To more precisely describe Art Basel, Miami Beach, it's a four-day-long trade show in which lots of art and money changes hands while the partying in the background goes on almost 24-7. You don't have to be a millionaire art collector to drop in (though it helps). Actually a single-day ticket is sixty bucks--modest enough for most art appreciators but high enough to keep out those who have to ask, "What's Art Basel?" To get a little more cynical, it's a convention of art galleries owners from all over the world who pay big bucks to set up their white-walled booths (below) and showcase the latest work of their artists (especially their new artists). Beyond that, it's a not-very-subtle exercise in one-up-man-ship. It's also a textbook example of how selling art is one of the most peculiar (and risky) businesses in the world.

Tickets for the 2015 Basel, Hong Kong sold out
before the show even opened.
This year (and in most years) the 500,000-square-foot exhibition space at the Miami Beach Convention Center was divided into nine sectors: Galleries, Nova, Positions, Edition, Kabinett, Survey, Public, Film, and Magazines. These sectors allow visitors to navigate the fair and to experience different aspects of contemporary art. Inasmuch as that's a lot of material to cover, start by checking out the video below.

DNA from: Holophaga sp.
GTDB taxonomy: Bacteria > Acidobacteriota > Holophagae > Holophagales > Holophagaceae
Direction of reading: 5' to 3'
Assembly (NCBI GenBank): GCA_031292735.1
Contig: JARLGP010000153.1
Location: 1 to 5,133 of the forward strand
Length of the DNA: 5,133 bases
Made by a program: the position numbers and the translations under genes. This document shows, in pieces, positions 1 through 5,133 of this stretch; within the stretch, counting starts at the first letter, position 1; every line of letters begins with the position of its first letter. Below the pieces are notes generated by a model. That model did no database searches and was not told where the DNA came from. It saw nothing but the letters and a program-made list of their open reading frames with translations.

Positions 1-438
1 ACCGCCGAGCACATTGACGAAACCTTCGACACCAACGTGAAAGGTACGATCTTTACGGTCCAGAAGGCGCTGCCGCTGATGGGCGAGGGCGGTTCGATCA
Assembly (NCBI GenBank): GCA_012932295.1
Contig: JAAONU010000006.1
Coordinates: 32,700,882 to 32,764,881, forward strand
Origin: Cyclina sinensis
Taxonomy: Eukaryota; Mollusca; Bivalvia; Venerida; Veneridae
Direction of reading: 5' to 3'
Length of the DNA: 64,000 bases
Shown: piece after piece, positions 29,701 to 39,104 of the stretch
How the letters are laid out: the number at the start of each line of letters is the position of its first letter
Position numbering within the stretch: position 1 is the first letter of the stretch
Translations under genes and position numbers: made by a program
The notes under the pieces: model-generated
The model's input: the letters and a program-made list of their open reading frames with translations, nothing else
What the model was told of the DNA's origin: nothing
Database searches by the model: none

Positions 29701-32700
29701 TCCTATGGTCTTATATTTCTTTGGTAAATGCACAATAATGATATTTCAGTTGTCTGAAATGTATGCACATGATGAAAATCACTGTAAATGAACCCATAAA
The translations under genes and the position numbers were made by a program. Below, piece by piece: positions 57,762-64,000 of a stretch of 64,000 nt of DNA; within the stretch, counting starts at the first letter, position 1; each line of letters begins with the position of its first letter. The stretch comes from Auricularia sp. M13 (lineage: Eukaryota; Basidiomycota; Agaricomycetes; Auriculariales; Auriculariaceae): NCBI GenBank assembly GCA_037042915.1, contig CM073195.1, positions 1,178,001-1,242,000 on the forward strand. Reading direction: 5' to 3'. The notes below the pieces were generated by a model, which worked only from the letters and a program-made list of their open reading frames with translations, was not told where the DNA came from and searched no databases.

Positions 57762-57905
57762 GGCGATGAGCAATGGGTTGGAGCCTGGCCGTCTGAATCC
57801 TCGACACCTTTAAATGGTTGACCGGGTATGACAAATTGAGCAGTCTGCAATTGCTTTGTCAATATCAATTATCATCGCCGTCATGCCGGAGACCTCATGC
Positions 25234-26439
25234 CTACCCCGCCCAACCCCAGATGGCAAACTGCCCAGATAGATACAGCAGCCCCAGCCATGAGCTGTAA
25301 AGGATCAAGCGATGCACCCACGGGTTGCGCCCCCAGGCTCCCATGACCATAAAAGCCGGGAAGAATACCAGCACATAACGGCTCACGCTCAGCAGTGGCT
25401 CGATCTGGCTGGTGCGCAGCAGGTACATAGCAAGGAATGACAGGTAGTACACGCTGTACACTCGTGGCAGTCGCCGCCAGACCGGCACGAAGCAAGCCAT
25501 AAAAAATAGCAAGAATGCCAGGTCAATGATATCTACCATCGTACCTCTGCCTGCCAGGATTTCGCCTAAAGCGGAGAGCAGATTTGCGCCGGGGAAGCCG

Galleries--This year, over 200 of the world's leading international Modern and contemporary art galleries displayed work by over 4,000 artists, including paintings, sculptures, installations, photography, film, video, and digital art. Visitors could find works ranging from editioned pieces by young artists, to museum-caliber masterpieces.

Installation view of Olafur Eliasson's work at Neugerriemschneider.